But, old habits die hard and forming a new community out of people who had always been separated is not easy. No sooner had Peter been directed to welcome Cornelius than he was opposed by “the circumcision party.” (That does not sound like a party that I want to go to.) Then, the diverse church in Antioch is troubled by those people who push circumcision on the new Gentile Christians (Acts 15:1-2). This requires the first church council to be called and the church gathered in Jerusalem to settle the matter. Their formal ruling (15:19-20) is to not apply the ceremonial laws to Gentile believers, but they do underscore the importance of avoid idols and sexual immorality for everyone (long recognized as a gentile problem.) They do seem to ask the Gentiles to also avoid meat that was straggled and blood – either because this was so closely associated with idolatry, or because it helped the Jewish people feel more at ease.
Reflect: What we learn in this passage is that God is deeply concerned about unity between Jewish and Gentile Christians. He goes out of his way to bring the gentiles in through a display of miraculous power, then the early church devoted an entire council to the issue. Our unity is important to God, it is grounded in our common experience of Christ, but it also requires our effort to live into it.
Connect: In Ephesians Paul rehearses the issue of church unity and tells us that Jewish and Gentile Christians share a lot in common, including their experience of the Holy Spirit. This is demonstrated in Acts 10-11. However, he also urges the church to invest effort in pursuing this unity. This is demonstrated in Acts 15 and the Jerusalem Council. How is God calling you to live into the unity that you have with other Christians?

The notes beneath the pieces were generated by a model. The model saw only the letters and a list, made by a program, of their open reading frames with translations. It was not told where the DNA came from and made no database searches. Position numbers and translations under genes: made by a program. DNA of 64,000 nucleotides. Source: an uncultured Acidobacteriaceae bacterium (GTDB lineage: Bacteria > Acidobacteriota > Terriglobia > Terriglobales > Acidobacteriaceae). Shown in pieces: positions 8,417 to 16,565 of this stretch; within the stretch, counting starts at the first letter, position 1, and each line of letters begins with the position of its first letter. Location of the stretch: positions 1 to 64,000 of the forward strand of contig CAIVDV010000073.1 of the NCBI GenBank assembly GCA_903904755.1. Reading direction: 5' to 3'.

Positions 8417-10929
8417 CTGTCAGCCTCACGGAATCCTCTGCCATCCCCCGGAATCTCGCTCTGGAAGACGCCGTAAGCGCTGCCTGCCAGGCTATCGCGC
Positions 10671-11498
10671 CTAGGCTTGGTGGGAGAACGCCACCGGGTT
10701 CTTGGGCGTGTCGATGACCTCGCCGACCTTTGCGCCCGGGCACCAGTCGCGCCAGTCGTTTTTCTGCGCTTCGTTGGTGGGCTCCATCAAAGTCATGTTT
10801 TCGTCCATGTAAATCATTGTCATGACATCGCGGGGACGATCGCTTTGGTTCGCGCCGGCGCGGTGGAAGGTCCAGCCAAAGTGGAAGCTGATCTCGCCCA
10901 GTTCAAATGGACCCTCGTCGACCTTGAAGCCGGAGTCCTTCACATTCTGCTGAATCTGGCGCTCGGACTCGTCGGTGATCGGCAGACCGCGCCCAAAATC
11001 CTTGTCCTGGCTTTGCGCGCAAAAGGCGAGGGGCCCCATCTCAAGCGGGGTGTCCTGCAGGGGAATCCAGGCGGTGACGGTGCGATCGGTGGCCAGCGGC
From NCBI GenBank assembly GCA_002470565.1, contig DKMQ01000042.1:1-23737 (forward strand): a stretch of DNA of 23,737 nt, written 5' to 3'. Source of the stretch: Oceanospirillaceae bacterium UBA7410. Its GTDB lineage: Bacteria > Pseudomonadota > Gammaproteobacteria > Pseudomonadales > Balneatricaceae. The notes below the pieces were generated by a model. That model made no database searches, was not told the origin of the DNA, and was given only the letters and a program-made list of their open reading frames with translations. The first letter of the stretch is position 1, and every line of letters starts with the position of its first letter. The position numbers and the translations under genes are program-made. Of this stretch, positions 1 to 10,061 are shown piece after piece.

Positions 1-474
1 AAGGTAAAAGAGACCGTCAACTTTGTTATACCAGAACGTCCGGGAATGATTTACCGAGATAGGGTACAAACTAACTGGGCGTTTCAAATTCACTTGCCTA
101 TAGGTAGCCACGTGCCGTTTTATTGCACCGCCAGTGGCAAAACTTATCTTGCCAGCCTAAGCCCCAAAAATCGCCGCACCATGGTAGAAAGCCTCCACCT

Ephesians 4:1-6 I therefore, a prisoner for the Lord, urge you to walk in a manner worthy of the calling to which you have been called, 2 with all humility and gentleness, with patience, bearing with one another in love, 3 eager to maintain the unity of the Spirit in the bond of peace. 4 There is one body and one Spirit—just as you were called to the one hope that belongs to your call— 5 one Lord, one faith, one baptism, 6 one God and Father of all, who is over all and through all and in all.
Rev. Matthew Koerber
Today is Palm Sunday. A reminder of how quickly Jesus would rise and fall in public opinion. On Sunday, he entered Jerusalem to a hero’s welcome and the fanfare of celebration. By Thursday, he was betrayed, abandoned, condemned. By Friday the crowds call out – “Crucify him!” And they did. When Jesus did not turn out to be the king they expected, their opinion changed in a hurry.
For Paul, the same sort of startling transformation happens in reverse. When we first meet Paul (“Saul” as he is called by his own people), he is observing the murder of Stephen, approving of the execution. But on the road to Damascus things change quickly. He set off on the journey to capture and persecute the church, but when Jesus revealed himself to Paul – he is knocked to the ground, stunned by the revelation of Jesus as the risen Lord. He had to change his mind in a hurry. Jesus was not the sort of king that Paul had been expecting. He didn’t expect the savior of the Jewish people to endure suffering and crucifixion. He didn’t expect a king who was willing to serve others sacrificially – at the cost of his own life. When Paul reoriented his understanding of the Messiah around the risen Lord Jesus his life would also change dramatically.